Jalal Mansur Nuriddin, whose work in the spoken-word group the Last Poets helped earn him the title of the “Grandfather of Rap,” died Monday. He was 74.
“It is with extreme sadness and a heavy heart that the family of Jalal Nuriddin announce the passing of this great pioneer of the recording industry,” his family said in a statement. “Jalal slipped quietly away this evening into the arms of Allah.” No cause of death was revealed.
Nuriddin contributed to the Last Poets’ 1970 debut album as well as the follow-up, This Is Madness. These albums, which paired minimal, driving, percussive accompaniment with emphatic, relentlessly political spoken-word vocals, are widely regarded as crucial early examples of hip-hop.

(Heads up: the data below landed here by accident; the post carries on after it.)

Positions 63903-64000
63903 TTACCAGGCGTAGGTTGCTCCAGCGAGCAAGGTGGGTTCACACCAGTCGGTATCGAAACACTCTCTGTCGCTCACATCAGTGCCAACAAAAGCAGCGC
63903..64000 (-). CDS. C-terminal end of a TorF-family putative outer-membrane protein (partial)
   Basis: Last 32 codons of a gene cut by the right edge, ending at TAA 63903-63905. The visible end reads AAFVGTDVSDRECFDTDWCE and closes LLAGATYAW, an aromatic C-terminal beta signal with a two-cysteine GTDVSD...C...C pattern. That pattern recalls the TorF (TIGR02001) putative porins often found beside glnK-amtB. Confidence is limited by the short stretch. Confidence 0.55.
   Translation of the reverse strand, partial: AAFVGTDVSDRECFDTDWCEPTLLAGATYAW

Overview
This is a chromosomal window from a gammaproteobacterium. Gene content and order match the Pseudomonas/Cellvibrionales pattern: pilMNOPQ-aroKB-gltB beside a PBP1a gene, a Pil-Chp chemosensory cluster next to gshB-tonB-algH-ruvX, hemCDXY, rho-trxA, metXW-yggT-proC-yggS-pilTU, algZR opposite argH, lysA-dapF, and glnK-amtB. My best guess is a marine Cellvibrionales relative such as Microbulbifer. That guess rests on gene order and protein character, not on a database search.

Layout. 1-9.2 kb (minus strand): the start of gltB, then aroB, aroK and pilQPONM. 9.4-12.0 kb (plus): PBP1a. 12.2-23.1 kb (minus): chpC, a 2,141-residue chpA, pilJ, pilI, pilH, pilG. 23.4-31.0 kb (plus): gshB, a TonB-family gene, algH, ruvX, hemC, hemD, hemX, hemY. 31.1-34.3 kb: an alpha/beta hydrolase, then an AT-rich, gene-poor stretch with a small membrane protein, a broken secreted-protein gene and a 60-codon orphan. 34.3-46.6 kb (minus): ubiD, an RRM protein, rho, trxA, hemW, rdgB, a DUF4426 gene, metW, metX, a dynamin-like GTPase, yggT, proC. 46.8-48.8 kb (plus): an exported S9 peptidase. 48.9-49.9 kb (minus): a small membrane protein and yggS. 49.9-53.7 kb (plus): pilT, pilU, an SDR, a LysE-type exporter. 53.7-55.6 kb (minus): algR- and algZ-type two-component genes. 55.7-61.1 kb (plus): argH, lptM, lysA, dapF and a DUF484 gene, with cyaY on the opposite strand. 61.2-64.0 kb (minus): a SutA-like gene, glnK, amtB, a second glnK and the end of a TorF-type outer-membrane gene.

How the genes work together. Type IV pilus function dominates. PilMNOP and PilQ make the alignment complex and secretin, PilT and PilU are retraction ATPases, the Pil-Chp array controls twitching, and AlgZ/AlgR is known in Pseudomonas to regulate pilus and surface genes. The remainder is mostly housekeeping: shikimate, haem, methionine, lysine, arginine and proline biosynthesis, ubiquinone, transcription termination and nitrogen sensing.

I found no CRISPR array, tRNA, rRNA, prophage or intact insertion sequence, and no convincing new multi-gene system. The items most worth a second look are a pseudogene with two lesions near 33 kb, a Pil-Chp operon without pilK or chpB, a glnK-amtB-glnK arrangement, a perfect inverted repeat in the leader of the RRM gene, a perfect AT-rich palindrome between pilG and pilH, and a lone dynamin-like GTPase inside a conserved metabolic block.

As reissues and archival releases became increasingly popular, historians and hip-hop fans alike became more interested in correcting the historical record to acknowledge the contributions of figures like Nuriddin. British director Mike Todd helmed a documentary on Hustlers Convention in 2015. The Hollywood Reporter called the film “austere but engrossing
Despite the efforts of Todd and others, Nuriddin struggled to make a living as the rappers who sampled him and paid homage to his work thrived. “Q-Tip was the only rapper who helped me out,” Nuriddin told Noisey. “He sent me a grand when I was stranded and it got me out of hot water.”
In a statement, Nuriddin’s family said that “details regarding his jananza (funeral) will be forthcoming shortly.”